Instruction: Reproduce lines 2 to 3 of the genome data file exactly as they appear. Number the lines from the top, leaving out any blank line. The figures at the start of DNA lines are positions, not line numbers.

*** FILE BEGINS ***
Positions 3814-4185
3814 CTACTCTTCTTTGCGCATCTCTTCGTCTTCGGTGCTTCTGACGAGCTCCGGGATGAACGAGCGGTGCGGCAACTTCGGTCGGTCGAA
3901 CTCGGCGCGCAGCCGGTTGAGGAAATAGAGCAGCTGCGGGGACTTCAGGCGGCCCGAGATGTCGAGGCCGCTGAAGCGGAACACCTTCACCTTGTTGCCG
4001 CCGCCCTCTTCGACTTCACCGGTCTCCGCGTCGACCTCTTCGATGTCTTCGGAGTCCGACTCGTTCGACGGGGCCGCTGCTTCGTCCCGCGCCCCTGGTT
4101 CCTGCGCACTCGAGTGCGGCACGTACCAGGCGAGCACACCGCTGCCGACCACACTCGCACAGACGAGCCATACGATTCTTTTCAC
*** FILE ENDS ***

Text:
3814 CTACTCTTCTTTGCGCATCTCTTCGTCTTCGGTGCTTCTGACGAGCTCCGGGATGAACGAGCGGTGCGGCAACTTCGGTCGGTCGAA
3901 CTCGGCGCGCAGCCGGTTGAGGAAATAGAGCAGCTGCGGGGACTTCAGGCGGCCCGAGATGTCGAGGCCGCTGAAGCGGAACACCTTCACCTTGTTGCCG